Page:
Microsoft’s wild ride
Satya Nadella took over the reigns at Microsoft in 2014 at a perilous time and has done an exceptional job, equal to – and perhaps even surpassing – Tim Cook at Apple.
Since then, Microsoft’s stock has risen from around $36 to $315, where it sits today, having gained 51% in 2021 alone, outpacing the S&P 500’s 27% rise.
To achieve this turnaround, Nadella refocused Microsoft on rethinking how Office and Windows fit into its overall services business; gone were the one-time payments, replaced with recurring monthly (or yearly) fees to access Windows and Office 365.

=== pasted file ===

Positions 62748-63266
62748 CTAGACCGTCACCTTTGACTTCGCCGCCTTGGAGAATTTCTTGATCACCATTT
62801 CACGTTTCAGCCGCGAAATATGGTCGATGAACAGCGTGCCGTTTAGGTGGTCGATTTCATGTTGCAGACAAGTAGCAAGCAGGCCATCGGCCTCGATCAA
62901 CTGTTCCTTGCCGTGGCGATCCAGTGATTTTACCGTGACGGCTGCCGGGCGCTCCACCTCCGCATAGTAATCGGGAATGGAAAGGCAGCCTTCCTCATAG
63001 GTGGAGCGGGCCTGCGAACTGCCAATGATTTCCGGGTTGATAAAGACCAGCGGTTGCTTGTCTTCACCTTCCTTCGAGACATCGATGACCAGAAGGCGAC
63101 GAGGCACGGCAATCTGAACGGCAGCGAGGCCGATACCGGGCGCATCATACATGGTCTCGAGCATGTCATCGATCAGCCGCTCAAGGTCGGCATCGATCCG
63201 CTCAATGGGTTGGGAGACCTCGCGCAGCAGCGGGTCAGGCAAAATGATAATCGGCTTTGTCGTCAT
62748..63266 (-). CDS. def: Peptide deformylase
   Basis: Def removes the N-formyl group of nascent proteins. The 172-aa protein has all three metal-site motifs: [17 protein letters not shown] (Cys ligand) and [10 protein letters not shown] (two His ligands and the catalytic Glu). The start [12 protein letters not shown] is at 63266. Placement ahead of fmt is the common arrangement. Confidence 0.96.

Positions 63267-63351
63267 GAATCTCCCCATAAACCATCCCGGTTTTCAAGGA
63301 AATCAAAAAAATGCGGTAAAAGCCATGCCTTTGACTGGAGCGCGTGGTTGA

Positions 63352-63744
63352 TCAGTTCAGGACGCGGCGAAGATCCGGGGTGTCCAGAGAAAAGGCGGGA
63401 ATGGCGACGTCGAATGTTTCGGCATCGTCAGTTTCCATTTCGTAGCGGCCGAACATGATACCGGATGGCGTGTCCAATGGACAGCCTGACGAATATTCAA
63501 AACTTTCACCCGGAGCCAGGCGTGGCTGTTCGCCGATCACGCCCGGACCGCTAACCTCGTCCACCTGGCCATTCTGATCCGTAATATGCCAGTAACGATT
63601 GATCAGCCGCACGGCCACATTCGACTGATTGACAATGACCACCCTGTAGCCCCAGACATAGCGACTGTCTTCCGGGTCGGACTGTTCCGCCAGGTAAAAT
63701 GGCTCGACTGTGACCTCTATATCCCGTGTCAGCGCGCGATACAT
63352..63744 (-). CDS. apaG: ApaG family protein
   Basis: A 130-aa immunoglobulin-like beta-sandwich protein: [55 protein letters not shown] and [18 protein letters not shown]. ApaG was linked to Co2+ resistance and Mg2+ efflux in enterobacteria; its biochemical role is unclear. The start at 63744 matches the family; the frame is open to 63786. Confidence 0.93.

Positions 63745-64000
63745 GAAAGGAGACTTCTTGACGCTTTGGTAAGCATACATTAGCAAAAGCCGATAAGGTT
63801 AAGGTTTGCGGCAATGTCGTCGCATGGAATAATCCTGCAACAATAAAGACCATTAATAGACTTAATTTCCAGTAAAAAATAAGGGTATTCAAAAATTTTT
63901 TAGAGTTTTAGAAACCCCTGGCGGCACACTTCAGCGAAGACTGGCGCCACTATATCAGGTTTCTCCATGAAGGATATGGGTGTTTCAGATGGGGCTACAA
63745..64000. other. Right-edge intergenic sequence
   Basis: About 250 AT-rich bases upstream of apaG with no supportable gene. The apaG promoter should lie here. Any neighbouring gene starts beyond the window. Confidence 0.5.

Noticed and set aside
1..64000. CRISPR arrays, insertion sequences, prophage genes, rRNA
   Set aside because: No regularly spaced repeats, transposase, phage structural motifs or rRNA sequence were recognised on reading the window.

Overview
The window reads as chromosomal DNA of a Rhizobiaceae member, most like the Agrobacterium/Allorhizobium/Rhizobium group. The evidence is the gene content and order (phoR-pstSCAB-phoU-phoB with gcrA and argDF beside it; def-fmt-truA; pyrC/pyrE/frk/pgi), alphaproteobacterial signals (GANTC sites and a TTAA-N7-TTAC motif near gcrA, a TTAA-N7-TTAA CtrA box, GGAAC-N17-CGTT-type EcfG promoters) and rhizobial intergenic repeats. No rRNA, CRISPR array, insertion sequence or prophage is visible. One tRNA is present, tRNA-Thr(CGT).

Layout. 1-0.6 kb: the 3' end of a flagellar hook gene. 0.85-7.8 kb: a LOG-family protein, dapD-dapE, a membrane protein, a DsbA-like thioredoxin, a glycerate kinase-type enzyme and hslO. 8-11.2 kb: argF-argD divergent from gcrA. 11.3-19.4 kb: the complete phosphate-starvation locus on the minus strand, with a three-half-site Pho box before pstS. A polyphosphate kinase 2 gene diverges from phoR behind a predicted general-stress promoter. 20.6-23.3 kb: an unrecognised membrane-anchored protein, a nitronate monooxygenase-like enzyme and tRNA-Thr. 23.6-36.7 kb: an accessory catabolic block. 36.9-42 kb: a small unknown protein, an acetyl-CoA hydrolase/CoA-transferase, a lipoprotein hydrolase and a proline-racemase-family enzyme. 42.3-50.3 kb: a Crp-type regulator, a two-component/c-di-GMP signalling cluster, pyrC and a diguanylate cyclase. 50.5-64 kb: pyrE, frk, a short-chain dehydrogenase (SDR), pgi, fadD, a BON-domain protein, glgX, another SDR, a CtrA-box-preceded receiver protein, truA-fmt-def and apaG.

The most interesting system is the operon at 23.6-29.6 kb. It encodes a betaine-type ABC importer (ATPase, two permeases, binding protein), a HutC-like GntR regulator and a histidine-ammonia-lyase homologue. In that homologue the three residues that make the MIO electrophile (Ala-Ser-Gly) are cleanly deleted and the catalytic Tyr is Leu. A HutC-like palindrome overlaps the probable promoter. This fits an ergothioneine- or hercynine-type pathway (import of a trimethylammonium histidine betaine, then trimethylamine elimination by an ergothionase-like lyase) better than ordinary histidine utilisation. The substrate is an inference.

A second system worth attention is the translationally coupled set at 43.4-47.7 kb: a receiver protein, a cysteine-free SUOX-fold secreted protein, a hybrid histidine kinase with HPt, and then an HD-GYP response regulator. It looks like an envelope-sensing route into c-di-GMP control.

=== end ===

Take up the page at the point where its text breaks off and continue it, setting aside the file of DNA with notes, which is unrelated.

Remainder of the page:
On top of this, Nadella invested heavily in building out Azure and other enterprise-focused offerings to compete with Amazon’s AWS and Google Cloud. By some estimates, Azure hold 20% of the cloud market, below AWS’ 32% and above Google’s 9%.
Would spinning off Windows and Office work?
According to analysts that CNBC spoke to, spinning off Windows and Office would make very little sense. Nadella has built significant and much-needed synergies between Microsoft’s various businesses, in such a way that the rise of one boosts the others.
Removing two of Microsoft’s most longstanding and important products from the mix would likely have a negative impact on Azure and other services, which can be bundled together and sold to companies.